Jenkine History, Family Crest & Coats of Arms
The Jenkine surname is derived from the Middle English given name Jenkin, which was in turn created from a diminutive of the name John, with the suffix "kin," added to the name. Generally, the Jenkin variant of this name came from the Devon-Cornwall region.
Early Origins of the Jenkine family
The surname Jenkine was first found in Sussex where Richard Janekyn was recorded in the Subsidy Rolls for Sussex in 1296. Other early records of the name include Richard Jenkins, listed in the Somerset Subsidy Rolls in 1327, William Jonkyn, recorded in the "Calendar of Inquisitiones post mortem" in 1297, Alicia Jonkyn, listed in the Poll Tax of Yorkshire in 1379, well as William Jankins, recorded in the Subsidy Rolls of Worcestershire in 1327. 
Early records in the parish of St. Columb, Cornwall note "Higher Trekyninge in the reign of Edward III. appears to have been in a divided state, between the Arundells and Hamleys. It was afterwards for several generations in the family of Jenkin, whose co-heiresses married St. Aubyn, Slanning, Carey, and Trelawney. It is now the property of Richard Rawe, Esq. The site on which the ancient mansion house stood, is supposed by Mr. Whitaker, from its name and concomitant circumstances, to have been the residence of an ancient Cornish king." 
Early History of the Jenkine family
This web page shows only a small excerpt of our Jenkine research. Another 173 words (12 lines of text) covering the years 1601, 1602, 1565, 1584, 1607, 1689, 1731, 1739, 1598, 1678, 1613, 1685, 1681, 1672, 1675, 1676, 1677, 1680, 1681 and are included under the topic Early Jenkine History in all our PDF Extended History products and printed products wherever possible.
Jenkine Spelling Variations
Anglo-Norman names are characterized by a multitude of spelling variations. When the Normans became the ruling people of England in the 11th century, they introduced a new language into a society where the main languages of Old and later Middle English had no definite spelling rules. These languages were more often spoken than written, so they blended freely with one another. Contributing to this mixing of tongues was the fact that medieval scribes spelled words according to sound, ensuring that a person's name would appear differently in nearly every document in which it was recorded. The name has been spelled Jenkins, Jenkin, Jankins, Jenkynn, Jenkynns, Jenkyns, Jinkines, Jinkins, Jenkens, Junkin, Junkins, Jenkings and many more.
Early Notables of the Jenkine family (pre 1700)
Outstanding amongst the family at this time was John Jenkins (1598-1678), an English composer born in Maidstone, Kent, who served as a musician to the Royal and noble families and composed many pieces for strings. 
William Jenkyn (1613-1685), was an...
Another 39 words (3 lines of text) are included under the topic Early Jenkine Notables in all our PDF Extended History products and printed products wherever possible.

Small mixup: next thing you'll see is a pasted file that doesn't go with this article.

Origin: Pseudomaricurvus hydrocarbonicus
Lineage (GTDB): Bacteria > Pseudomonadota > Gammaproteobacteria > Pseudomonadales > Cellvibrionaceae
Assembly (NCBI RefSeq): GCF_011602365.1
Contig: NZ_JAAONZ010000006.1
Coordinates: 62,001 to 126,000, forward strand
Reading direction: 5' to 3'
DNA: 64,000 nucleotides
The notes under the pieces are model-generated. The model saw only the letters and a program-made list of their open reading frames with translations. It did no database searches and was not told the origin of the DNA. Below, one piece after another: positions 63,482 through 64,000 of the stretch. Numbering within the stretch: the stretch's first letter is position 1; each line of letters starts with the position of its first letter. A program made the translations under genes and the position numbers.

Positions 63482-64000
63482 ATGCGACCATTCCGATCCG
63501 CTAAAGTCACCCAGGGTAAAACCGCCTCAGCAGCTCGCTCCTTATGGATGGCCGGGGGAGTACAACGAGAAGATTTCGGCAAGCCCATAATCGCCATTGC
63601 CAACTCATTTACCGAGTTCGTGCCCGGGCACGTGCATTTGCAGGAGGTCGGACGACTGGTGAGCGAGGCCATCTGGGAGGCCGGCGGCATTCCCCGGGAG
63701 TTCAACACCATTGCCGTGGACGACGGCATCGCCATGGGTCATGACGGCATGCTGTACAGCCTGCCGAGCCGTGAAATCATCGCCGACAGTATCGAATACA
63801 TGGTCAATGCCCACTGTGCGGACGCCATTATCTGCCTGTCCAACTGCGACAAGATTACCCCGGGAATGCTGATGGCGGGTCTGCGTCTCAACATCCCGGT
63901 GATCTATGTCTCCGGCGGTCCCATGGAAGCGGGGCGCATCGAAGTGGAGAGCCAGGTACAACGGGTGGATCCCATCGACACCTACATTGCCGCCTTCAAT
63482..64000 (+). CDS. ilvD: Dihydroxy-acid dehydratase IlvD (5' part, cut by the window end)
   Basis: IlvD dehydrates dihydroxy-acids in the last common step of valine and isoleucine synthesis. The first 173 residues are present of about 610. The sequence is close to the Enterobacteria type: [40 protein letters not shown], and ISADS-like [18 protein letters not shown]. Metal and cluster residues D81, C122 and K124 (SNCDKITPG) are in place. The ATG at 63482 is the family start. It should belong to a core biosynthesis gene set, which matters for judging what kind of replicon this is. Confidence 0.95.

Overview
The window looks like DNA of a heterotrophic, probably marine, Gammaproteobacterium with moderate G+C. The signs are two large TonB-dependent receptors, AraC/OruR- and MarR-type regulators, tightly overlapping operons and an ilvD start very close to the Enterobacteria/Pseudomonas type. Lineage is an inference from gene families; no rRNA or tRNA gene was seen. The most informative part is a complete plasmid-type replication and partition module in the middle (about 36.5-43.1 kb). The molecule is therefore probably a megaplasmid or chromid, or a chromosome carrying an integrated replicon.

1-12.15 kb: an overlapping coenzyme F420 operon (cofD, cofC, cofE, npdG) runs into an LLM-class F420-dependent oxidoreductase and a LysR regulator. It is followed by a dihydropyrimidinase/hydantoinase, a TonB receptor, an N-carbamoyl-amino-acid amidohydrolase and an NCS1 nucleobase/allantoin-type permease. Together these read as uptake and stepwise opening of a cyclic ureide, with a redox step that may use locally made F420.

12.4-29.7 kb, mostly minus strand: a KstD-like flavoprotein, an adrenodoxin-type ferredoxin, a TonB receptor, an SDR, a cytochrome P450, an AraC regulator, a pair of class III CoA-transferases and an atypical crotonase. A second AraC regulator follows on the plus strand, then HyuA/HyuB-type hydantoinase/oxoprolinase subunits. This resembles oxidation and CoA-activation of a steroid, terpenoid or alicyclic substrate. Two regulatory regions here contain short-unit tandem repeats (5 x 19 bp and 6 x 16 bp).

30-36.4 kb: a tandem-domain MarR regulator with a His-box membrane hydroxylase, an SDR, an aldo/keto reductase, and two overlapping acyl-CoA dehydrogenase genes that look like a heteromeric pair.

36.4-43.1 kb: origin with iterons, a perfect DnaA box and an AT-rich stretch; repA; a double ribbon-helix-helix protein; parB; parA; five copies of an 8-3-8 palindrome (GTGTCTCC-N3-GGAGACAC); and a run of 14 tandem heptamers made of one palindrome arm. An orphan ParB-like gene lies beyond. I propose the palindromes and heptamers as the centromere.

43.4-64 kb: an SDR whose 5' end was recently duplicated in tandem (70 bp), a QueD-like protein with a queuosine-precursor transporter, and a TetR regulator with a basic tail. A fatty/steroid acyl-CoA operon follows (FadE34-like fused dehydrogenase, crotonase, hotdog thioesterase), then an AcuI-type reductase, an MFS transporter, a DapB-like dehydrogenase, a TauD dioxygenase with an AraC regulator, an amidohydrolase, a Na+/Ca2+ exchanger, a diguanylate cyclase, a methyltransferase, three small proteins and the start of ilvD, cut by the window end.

Migration of the Jenkine family to Ireland
Some of the Jenkine family moved to Ireland, but this topic is not covered in this excerpt.
Another 57 words (4 lines of text) about their life in Ireland is included in all our PDF Extended History products and printed products wherever possible.
Migration of the Jenkine family
For many English families, the political and religious disarray that plagued their homeland made the frontiers of the New World an attractive prospect. Thousands migrated, aboard cramped disease-ridden ships. They arrived sick, poor, and hungry, but were welcomed in many cases with far greater opportunity than at home in England. Many of these hardy settlers went on to make important contributions to the emerging nations in which they landed. Among early immigrants bearing the name Jenkine or a variant listed above were: Oliver Jenkines, who came to Virginia in 1611; David Jinkins, who settled in Virginia, some time between the years 1654-1663; Walter Jenkyns, who settled in Virginia in 1635.
Related Stories +
The Jenkine Motto +
The motto was originally a war cry or slogan. Mottoes first began to be shown with arms in the 14th and 15th centuries, but were not in general use until the 17th century. Thus the oldest coats of arms generally do not include a motto. Mottoes seldom form part of the grant of arms: Under most heraldic authorities, a motto is an optional component of the coat of arms, and can be added to or changed at will; many families have chosen not to display a motto.
Motto: Perge sed caute
Motto Translation: Advance but cautiously .
- ^ Reaney, P.H and R.M. Wilson, A Dictionary of English Surnames. London: Routledge, 1991. Print. (ISBN 0-415-05737-X)
- ^ Hutchins, Fortescue, The History of Cornwall, from the Earliest Records and Traditions to the Present Time. London: William Penaluna, 1824. Print
- ^ Smith, George (ed), Dictionary of National Biography. London: Smith, Elder & Co., 1885-1900. Print